Candidate Resources, Inc. (CRI) is a human resources company dedicated to helping employers attract, then screen applicants for job fit. Once hired, CRI assists leadership in the development of existing employees as they move up the career ladder.

Additionally, CRI provides HR tools and Career Direction resources (www.CareerDirection.com) to individuals seeking to identify what careers are best.

CRI has over 50 years of expertise and experience in pre-employment applicant attraction and screening services. CRI's U.S. and international clients span the gamut of large, medium and small companies in a myriad of different industries.

Handling pre-employment aptitude and/or personality testing via the web today is simple, efficient and effective, with a profile of an applicant immediately accessible by employers.

Most of CRI's clients and consultants use the company's virtual HR Center - www.virtualhrcenter.com. Clients have applicants log on to the site, enter codes which they are provided and complete the respective assessment. Then, the client company representative, or consultant, logs into an administrative site, enters the codes to access the results, reads and prints the results.

CRI Applicant Management Systems meet, or exceed, all AAP, EEOC and OFCCP guidelines.

The products and services provided by CRI have their roots in a localized personnel testing practice formed by a group of industrial psychologists in Dallas, Texas in 1957. Dr. John L. Shirley used the prominently recognized psychological tests of the day to test people for potential leadership roles in organizations.

Early on, start up customers were Morris Zale and Ben Lipshy, who built the Zales Corporation, Mary Kay Ash of Mary Kay Cosmetics, Ebby Halliday, who originated Ebby Halliday Real Estate, Mary Crowley, who originated Home Interior Decorating and Gifts, John and Jerry Thompson, who started 7-Eleven, which later became Southland Corporation, and Charles Tandy who acquired Radio Shack when it was in bankruptcy.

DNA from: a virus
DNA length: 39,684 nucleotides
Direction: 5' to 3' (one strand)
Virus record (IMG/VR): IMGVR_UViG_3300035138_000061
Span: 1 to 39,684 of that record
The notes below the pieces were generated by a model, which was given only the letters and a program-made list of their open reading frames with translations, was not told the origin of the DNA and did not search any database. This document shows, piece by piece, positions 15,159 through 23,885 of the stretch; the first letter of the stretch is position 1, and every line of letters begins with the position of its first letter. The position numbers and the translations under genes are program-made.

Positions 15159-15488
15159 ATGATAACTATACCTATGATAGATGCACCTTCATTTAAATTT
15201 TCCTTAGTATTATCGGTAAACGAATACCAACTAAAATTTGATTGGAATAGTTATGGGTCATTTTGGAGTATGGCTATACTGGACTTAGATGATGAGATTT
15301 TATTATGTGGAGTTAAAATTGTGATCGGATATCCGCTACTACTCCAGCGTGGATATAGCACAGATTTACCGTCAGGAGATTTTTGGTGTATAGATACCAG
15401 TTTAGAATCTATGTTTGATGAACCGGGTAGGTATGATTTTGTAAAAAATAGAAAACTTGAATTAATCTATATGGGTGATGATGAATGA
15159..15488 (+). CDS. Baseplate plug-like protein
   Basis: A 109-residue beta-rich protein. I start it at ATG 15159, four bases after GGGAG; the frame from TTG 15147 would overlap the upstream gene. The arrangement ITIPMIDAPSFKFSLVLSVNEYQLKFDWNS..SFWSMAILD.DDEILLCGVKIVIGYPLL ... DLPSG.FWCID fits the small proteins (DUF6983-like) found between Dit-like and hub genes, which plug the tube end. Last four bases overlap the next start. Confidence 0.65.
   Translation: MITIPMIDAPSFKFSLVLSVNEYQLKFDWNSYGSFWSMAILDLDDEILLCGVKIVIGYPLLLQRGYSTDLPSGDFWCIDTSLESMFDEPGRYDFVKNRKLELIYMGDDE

As a result of a request for a simpler, more economical testing solution, Dr. Shirley contacted Dr. Raymond Cattell, who developed the Sixteen Personality Factor (16PF) - a leading psychological assessment. Dr. Cattell participated in the building of a new test, along with Dr. James L. Moore from Purdue, Dr. Shirley and two other noted psychologists. Together, they built the first test to debut in America that measures mental aptitudes critical to any job, behavioral traits that were purely job-related, and validity scales all in one instrument.

Prior to the instrument's creation, there were no purely job-related tests that contained a measurement of aptitudes, behaviors and validity scales in the same instrument.

Today the test they developed is known as the Achiever. All other similar tests are derivatives of the Achiever and various other organizations today pay royalties to Candidate Resources for use of CRI's technology and copyrights.

Milton S. Cotter, who began working for Dr. John L. Shirley in the early 1970's, began a process of transitioning The Achiever instrument into one that could be used by employers across America. Mr Cotter worked with Dr. Max L. Fogel, a leading neuropsychologist, and Dr. C. Alan Siebenthall, to document the Achiever interpretive reporting process and the appropriate materials enabling trained laymen to administer and score the tests in a more effective and economical manner. Mr. Cotter began emphasizing the use of benchmarks in conjunction with The Achiever assessment.

Benchmarking is conducted by assessing people who are successful in their jobs by job category as identified by their employers, followed by the determination of the aptitudes and behaviors they had in common and their levels. These common traits,  become the benchmarks against which applicants are then compared.

Today, the internet provides the method of delivery of 90% of all CRI systems focused on applicant attraction and online screening to companies across America. Clients today include Toyota, McGraw-Hill, Cendant Corporation, Sprint, Federal Express, Brinks Home Security, UCS, Haverty's Furniture, Gemological Institute of America, University of Phoenix, TAC Americas, Dish Network, Hard Rock Caf´┐Ż, LaRosa's Pizza, Red, Hot & Blue, Red Robin, and others.

For every name that is recognizable above, there are over 200 small and mid-size clients whose names are not as well known.

CRI's technology directly addresses the employment guidelines that require differentiation between job seekers and qualified applicants in the governmental - AAP, EEOC & OFCCP - reporting process.

Candidate Resources, Inc (CRI) offers employers the most economical, effective and objective way of choosing the right people for job openings that is available in the world today.